Catch Up On This Week's Top 5 Stories With Our Video Recap

What's going on with L.A.'s tech and startup community? A lot! dot.LA chief host and correspondent Kelly O'Grady takes you through the key points of the top five headlines from this week. Don't miss out on the essential news you need to know:

  • COVID Tests Launch at LAX for $150 a Piece
  • GoodRx Stock Slides After Amazon Debuts Prescription Delivery
  • Bird Reportedly Explores Going Public via SPAC
  • 3D Printing Could be a Game-Changer for Space Exploration
  • Relativity Space Lands $500M Investment


    Weekly Recap: LAX Launches COVID Testing, GoodRx Stock Slides with Threat of Amazon & More! youtu.be


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    The largest property technology or "proptech" venture firm Fifth Wall is joining the SPAC boom.

    In a filing with the Securities and Exchange Comission this week, the firm said its creating a special acquisition company (SPAC) and intends to raise up to $287 million by selling 28.75 million shares at $10 a piece to seek out opportunities in real estate tech.

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    Electric vehicle charging station provider EVgo is going public, joining a wave of companies in the electric vehicle industry hoping to ride on Tesla's soaring stock growth over the last year.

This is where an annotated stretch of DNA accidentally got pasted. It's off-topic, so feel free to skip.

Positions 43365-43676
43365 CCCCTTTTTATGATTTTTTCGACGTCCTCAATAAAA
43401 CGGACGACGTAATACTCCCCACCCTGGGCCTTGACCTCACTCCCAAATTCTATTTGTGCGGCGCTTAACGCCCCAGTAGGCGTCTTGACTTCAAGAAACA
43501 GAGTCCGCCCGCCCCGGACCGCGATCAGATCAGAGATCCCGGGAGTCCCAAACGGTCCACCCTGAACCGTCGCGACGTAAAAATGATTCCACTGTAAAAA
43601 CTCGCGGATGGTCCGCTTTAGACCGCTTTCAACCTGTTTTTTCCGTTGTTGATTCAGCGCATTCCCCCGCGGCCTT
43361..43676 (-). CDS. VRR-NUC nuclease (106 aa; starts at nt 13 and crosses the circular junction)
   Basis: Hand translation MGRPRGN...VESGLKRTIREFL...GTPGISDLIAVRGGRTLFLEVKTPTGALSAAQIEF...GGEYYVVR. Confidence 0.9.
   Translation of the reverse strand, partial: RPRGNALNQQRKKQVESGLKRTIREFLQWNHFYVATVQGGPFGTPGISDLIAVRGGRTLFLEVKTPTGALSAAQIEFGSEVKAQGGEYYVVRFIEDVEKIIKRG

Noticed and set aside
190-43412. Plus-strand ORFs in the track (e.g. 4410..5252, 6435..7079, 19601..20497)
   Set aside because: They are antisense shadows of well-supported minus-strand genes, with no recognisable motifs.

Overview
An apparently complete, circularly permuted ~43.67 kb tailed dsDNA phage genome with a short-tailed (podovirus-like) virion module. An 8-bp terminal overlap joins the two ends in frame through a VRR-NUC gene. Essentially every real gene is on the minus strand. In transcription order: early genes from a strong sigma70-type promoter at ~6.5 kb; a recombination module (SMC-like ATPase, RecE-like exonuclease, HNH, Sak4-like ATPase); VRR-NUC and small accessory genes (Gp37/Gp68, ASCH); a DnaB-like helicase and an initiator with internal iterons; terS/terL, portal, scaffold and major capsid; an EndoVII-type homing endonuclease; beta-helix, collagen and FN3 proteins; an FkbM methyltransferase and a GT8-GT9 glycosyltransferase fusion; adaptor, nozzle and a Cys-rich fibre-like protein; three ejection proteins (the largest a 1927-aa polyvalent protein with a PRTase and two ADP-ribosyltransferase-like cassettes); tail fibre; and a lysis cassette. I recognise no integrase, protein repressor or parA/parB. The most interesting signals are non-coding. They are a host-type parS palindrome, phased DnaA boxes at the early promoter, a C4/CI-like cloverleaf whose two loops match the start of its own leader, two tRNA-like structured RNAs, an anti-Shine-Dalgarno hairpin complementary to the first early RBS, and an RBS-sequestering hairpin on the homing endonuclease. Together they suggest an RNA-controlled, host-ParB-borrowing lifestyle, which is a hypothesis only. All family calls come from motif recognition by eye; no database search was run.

The Los Angeles-based startup, which operates a nationwide fast-charging network for electric vehicles, announced Friday it's going public through a merger with a special purpose acquisition company that will generate about $575 million in net proceeds.

    The deal with the SPAC, Climate Change Crisis Real Impact I Acquisition Corp., values EVgo at $2.6 billion. Shares shot up more than 66% on the news.

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    In 2012, Evan Britton founded a website premised upon what the web arguably does best: help people obsess over celebrities.

    Britton launched his first site in 1999 as a senior in college and has since made his living monetizing web clicks.

    When he created Famous Birthdays as a sort of Wikipedia of celebrities nine years ago, Tiktok wasn't even born and Snap had barely launched. The term "influencers" had yet to seep into the mainstream. But as social media created a new form of celebrity, the site has morphed into a pillar of the teen-centric world of online personalities and creators.

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